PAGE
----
Commentary

Disciples


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Tuesday, September 4th, 1888.

     8 p.m. W. writing a note to his sister when I entered. "The folks went to see Eddy today so I'm writing about that." But was ready enough to drop the letter for the present. What have you got? tell me that." I handed him an envelope containing copies of frontispiece. He opened it—regarded the picture long and carefully. "It is very good: it grows better and better: a little more ink now gives it a little more life: life, life—we want life. I am glad you brought a few: I can enclose them with my letters." I said: "The presswork is first-rate—it has brought out all there is in the cut: if there's anything missing now blame the cut." He smiled: "I'll blame nothing: we'll draw out of the cut what there's in us. I used to know an old German—oh it was a long time ago—and Jeff could tell you of it, too—who had about the wheeziest, damnablest, out-of-tune piano that ever was. Yet the instant the old man sat down and commenced to play everybody would listen—I, too, and Jeff—all the talkers would listen—and we could never get enough of it, never get satiated—would listen for hours. He would draw out of it, out of himself, all there was in it, all there was in him."

     W. said of his health: "It was greatly improved Sunday and yesterday but I am not so well today. Somedays I get all fagged out, feeling bad enough to give in once for all." Gave me this message for Morse: "Yes, write to Sidney: I send him my love: say to him that I still flourish (if that word can be

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used in connection with me): that the books are in a fair way to be out soon: that we are both working like beavers (one of us a sick beaver): and that we are waiting to hear from him. Tell Sidney we are fussy—that it is his turn to write!">/q> Gilchrist has not yet arrived though there is mail here for him.

     Musgrove entered with a letter for W., who looked at the postmark and said: "It's from Atlantic City: who do we know there? Oh! Mrs. Williams. You know Frank: it's his wife." He started in at once and had read most of the letter aloud to me when he came upon the request that it should be shown to no one. "But it's done! the mischief's done! Yet I wonder why she made the suggestions." After putting the letter back in the envelope he said: "The worst of sickness is its bad humor, its peevishness, its crossness, its irritability." I looked skeptical. "But it's all there, I can assure you, Horace. I'm not all sweetness, by any means: far otherwise: you'll find in me, if you look far enough, a whole hodge-podge of bad impulses—things maybe not seen, but there, active enough, devilish enough, God knows, all the same." Paused. I said nothing. Then he went on: "I once read a story of Socrates—I can't tell where any more: I was young at the time—it was in New York: a story, if I'm not mistaken, from Bacon, or credited to him. Hardly that: it sounds too fishy: but the point is the same. At that time there were traveling phrenologists—they came into the villages, or big business centers, plying their trade. As the story goes it was such a man in old Greece who happened into the Socratian circle—into one of the groups of young fellows who hung about Socrates—who proceeded to annoy and jeer at him—taunt him: what could he do? what were his powers? pshaw! and so forth. But he was not to be downed. They were challenged to produce a subject—accepted the challenge—blindfolded him—brought Socrates in. The phrenologist went to work: here was indeed a pretty subject—a pretty subject indeed. Over the bumps went the wary hand: here was a very glutton, a rascal fond of wine—could drink swinishly: and a lecherous scamp too: you who had nice daughters, have a care!—and so on. The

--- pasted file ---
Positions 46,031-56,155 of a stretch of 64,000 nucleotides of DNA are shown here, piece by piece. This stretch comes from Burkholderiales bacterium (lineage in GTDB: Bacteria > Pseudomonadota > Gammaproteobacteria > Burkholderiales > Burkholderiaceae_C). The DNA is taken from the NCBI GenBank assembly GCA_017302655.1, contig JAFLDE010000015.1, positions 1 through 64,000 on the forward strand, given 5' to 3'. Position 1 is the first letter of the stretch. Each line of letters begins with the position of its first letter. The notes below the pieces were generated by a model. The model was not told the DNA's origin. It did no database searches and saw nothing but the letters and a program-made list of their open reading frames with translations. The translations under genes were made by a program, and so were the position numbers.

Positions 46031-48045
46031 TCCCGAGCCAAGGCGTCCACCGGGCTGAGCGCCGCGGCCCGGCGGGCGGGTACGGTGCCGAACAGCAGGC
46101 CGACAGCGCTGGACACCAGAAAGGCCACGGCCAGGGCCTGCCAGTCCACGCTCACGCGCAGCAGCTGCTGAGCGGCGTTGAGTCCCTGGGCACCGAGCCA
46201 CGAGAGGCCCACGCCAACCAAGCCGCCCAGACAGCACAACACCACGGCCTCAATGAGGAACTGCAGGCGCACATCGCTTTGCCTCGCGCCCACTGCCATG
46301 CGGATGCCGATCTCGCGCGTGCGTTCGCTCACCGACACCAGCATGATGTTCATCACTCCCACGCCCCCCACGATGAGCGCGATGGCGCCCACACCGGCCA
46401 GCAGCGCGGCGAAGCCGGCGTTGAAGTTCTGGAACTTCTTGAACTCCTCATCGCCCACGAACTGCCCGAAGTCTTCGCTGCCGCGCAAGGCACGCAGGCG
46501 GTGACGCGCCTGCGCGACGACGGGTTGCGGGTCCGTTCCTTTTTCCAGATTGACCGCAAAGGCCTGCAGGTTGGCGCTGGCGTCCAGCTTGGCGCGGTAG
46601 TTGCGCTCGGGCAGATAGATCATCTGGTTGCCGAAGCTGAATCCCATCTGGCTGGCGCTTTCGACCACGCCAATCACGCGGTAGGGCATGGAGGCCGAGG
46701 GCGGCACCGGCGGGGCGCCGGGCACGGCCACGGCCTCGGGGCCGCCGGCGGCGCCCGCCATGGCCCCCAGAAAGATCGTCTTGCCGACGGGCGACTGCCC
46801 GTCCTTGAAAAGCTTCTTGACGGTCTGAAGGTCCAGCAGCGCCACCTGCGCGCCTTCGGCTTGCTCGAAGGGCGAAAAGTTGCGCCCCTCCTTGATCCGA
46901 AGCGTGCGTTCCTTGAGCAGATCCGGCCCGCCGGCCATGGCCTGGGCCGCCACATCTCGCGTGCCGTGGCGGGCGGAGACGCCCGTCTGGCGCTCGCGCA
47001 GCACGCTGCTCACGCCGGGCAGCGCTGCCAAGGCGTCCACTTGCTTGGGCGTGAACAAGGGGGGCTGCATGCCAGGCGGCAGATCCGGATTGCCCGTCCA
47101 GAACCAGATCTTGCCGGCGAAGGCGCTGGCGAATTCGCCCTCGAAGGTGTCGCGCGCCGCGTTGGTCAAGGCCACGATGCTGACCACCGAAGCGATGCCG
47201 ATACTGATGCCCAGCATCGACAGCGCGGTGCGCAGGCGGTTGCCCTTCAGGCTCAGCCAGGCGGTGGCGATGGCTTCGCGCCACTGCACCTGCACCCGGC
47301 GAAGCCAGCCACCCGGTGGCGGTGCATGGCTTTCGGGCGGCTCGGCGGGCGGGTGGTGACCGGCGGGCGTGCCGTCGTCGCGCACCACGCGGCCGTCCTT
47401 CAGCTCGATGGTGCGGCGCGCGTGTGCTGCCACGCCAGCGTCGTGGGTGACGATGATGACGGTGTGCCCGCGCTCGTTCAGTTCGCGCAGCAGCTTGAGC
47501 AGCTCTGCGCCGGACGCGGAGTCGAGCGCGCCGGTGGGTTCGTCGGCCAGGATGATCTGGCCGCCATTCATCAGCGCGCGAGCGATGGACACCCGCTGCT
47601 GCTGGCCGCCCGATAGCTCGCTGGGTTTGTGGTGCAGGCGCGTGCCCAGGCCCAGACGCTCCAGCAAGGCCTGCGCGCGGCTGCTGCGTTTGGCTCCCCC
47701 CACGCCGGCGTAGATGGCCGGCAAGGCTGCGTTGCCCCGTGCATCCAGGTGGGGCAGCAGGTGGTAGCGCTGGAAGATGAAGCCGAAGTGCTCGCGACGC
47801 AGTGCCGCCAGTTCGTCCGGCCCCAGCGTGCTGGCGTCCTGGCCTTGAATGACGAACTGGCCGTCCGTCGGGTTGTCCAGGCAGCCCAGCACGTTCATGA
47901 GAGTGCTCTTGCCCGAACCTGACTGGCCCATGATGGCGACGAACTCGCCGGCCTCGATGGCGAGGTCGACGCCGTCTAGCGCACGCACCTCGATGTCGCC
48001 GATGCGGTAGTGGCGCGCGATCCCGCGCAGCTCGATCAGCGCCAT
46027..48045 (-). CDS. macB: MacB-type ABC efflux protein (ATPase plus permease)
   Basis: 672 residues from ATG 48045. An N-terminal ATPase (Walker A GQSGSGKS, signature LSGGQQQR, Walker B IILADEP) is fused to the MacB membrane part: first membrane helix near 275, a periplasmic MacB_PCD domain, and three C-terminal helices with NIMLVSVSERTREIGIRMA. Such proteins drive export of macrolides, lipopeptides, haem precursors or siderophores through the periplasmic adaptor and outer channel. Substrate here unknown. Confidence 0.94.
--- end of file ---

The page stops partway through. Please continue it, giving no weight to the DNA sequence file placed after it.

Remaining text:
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young men were hilarious—took off the bandage—released the phrenologist. 'Do you know who it is you have been saying all these beautiful things about? This is the great, the wise, Socrates, loftiest of mortals.' And they badgered the poor devil so bad he was like to give up. All the time Socrates stood there, with a smile on his face, finally protesting from his place aside. He raised his hand, this way"
—indicating— "'Not so fast now, not so fast now: don't be so sure: don't be so sure you know and he don't. Listen to me. I know better than all of you know the real facts. No one knows what is hidden away in me as I do: I tell you all this man says is true, every word of it—and more, too, if he had chosen to go farther. You must not suppose that because I suppress the evidences of it that it does not exist—that there are not in me, too, as much as in anyone, wild growths of poison flowers, mad passions of villainy, to be fought and thrown in the defence of virtue.'"

     W. told this story with great gusto. "I wish I could remember where it came from: I would like to see, read, it again. It may have been in an old magazine, though that is not likely, for magazine editors would have construed it to be licentious and not consent to give it currency. I say to my friends: Don't be so sure of my innocence: all the bad is there with all the good, only needing to be exposed—all in hiding. There's always a heap in such stories, but this, likely enough, this Socratian story, is fiction, as most of them are."